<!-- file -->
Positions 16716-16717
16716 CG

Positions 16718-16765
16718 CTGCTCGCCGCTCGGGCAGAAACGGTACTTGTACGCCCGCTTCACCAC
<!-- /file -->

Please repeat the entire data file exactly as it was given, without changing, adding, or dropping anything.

Positions 16716-16717
16716 CG

Positions 16718-16765
16718 CTGCTCGCCGCTCGGGCAGAAACGGTACTTGTACGCCCGCTTCACCAC